As writers, we spend a lot of our time at our desks writing, thinking, researching, procrastinating, editing, and writing some more. We often seek feedback from a critique group, critique partner, or editor, so we’re not completely isolated in our endeavor, but most of us prefer the isolation. We tend to be introverts, content with having our creative minds for company. So the thought of attending a writer’s conference with fifty to one hundred or more strangers can seem daunting. Why put ourselves through that?

If you’ve never been to one, you’re missing out on something extraordinary. Here are six reasons you should attend a writers conference:

1. Writers Conferences Offer Community

Writers are generally misunderstood by the non-writing community. Nonwriters tend to romanticize us, assuming we get an idea, write the book, and get it published. When I posted on Facebook some years ago that I’d finished writing my very first manuscript, someone asked me where they could buy my book. I had to explain that they’d have to wait another year or two. Or three or five.

Nonwriters have no idea how hard writing can be. They don’t understand our process. It might seem like we’re just staring into space while we’re sitting at our desks or in front of our computers, but what we’re probably doing is working out a scene or coming up with a plot twist.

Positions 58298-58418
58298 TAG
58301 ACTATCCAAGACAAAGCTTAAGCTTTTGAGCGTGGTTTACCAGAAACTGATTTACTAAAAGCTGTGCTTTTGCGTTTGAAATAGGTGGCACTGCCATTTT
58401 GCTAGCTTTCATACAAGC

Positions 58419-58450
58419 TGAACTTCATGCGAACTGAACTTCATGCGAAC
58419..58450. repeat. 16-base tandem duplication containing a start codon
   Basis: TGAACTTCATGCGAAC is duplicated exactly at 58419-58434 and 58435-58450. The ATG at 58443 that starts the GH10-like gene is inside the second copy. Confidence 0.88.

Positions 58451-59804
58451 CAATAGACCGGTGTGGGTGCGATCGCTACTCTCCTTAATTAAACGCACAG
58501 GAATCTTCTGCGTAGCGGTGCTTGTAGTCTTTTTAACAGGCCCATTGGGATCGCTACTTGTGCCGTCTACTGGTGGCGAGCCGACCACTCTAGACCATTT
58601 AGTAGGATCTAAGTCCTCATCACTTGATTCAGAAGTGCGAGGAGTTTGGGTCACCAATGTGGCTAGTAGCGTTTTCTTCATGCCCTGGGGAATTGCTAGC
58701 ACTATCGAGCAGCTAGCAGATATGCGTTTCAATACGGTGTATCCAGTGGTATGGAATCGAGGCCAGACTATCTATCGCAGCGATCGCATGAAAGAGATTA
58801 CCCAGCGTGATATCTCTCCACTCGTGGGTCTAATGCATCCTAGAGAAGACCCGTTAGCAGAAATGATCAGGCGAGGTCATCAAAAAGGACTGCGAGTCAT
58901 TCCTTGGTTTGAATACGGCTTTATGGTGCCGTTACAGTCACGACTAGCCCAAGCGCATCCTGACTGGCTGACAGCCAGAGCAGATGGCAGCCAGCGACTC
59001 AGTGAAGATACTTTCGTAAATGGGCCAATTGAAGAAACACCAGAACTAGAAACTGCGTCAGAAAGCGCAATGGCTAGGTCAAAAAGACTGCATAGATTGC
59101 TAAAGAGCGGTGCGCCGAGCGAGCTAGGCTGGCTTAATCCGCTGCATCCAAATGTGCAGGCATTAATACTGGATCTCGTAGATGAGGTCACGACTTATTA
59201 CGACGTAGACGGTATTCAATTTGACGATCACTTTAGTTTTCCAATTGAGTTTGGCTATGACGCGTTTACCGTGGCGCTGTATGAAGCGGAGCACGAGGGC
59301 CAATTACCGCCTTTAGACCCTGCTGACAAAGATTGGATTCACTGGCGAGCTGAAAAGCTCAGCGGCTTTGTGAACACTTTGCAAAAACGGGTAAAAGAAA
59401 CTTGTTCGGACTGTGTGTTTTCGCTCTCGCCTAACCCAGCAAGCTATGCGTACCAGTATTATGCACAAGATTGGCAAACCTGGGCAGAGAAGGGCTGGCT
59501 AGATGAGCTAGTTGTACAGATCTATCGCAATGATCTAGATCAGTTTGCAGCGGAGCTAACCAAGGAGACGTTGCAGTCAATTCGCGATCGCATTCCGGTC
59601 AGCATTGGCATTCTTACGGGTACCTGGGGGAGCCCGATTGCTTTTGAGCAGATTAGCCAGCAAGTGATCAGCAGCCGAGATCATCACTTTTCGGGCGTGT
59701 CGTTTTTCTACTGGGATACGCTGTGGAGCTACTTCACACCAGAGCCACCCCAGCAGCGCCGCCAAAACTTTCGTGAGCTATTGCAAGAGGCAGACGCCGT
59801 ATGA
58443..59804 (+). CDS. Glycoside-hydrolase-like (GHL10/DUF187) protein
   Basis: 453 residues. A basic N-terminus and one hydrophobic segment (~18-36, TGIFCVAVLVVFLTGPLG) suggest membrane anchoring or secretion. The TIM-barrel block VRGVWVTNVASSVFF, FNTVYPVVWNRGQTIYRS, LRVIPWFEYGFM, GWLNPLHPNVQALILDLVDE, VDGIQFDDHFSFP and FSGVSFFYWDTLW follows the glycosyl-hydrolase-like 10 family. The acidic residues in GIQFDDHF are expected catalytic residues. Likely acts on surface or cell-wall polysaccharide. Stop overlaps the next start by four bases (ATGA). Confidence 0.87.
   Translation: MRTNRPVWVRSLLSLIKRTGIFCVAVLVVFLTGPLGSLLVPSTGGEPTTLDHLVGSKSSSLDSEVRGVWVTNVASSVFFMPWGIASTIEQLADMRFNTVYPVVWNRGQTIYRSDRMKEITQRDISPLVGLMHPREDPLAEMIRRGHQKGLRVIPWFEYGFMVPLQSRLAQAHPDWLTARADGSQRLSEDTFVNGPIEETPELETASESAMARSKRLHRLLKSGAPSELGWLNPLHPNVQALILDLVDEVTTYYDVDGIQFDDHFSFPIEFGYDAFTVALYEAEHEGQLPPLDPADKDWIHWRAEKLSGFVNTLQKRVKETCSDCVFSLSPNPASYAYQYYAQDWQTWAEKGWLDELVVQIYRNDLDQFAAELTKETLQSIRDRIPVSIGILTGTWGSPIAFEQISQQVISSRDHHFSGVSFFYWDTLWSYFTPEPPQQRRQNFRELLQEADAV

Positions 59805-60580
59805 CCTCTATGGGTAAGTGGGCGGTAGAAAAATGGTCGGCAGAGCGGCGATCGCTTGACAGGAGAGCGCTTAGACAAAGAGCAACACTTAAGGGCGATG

At writers conferences, you’re surrounded by people who understand what you do and are as passionate about it as you are. Even though many of us are introverts, every conference I’ve attended has been full of excitement and energy—a pure buzz. Writers love to talk about their work to other writers, probably because they’ll listen. And writers love to hear what other writers are working on. We’re notorious for helping each other, sharing tips, resources, encouragement, and inspiration.

2. Writers Conferences Give You a Chance to Hone Your Craft

Most conferences offer workshops on the craft of writing, including plotting, characterization, setting, dialogue, and more.

At the March 2023 Let’s Just Write! An Uncommon Writers Conference, I presented a workshop on how to create characters that jump off the page. Other workshops at the conference covered how to use scene to best effect in your writing, plotting your story, and how voice can make or break your project. There were also panel discussions that gave attendees the opportunity to learn how other writers tackle creating poetry and fiction, including best practices for getting the work done.

Additionally, many conferences offer the chance to have your work critiqued by instructors and/or allow you to sign-up for one-on-one sessions with an industry professional to ask them anything about writing.

3. Writers Conferences Give You a Chance to Pitch to Agents

Many conferences, the Let’s Just Write! conference, offer attendees the chance to pitch their projects to literary agents. If you plan on traditionally publishing your book, if your manuscript is finished and well edited, then pitching to an agent is the next step. You can always send out query letters or attend pitch wars on Twitter, but meeting an agent in person can be invaluable for many reasons:

First, when you meet an agent, you realize they’re human, and they honestly want to see you succeed. They’re looking for their next big book, and it just might be yours.